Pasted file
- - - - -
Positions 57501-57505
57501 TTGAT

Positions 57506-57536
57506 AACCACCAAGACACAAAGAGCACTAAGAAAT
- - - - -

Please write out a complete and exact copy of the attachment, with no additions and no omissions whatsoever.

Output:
Positions 57501-57505
57501 TTGAT

Positions 57506-57536
57506 AACCACCAAGACACAAAGAGCACTAAGAAAT